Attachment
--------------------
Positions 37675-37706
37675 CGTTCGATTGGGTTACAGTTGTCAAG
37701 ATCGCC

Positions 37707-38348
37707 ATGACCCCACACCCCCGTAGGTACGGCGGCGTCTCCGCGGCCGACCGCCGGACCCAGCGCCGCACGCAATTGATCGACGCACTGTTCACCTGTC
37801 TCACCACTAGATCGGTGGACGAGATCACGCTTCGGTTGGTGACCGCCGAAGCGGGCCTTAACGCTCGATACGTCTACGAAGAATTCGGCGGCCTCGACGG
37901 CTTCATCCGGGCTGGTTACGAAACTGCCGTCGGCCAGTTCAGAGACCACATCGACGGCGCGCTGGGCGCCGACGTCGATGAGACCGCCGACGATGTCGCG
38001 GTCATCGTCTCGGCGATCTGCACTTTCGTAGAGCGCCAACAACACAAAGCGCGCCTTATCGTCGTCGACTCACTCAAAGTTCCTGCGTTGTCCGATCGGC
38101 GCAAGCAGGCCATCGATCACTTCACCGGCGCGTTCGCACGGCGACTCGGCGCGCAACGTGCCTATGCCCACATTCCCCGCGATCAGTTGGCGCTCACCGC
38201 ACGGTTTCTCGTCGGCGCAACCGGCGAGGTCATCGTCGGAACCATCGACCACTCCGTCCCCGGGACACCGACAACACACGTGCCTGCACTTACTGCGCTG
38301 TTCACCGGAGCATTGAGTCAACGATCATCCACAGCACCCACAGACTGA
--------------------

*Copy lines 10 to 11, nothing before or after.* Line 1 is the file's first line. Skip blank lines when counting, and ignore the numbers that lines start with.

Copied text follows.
38201 ACGGTTTCTCGTCGGCGCAACCGGCGAGGTCATCGTCGGAACCATCGACCACTCCGTCCCCGGGACACCGACAACACACGTGCCTGCACTTACTGCGCTG
38301 TTCACCGGAGCATTGAGTCAACGATCATCCACAGCACCCACAGACTGA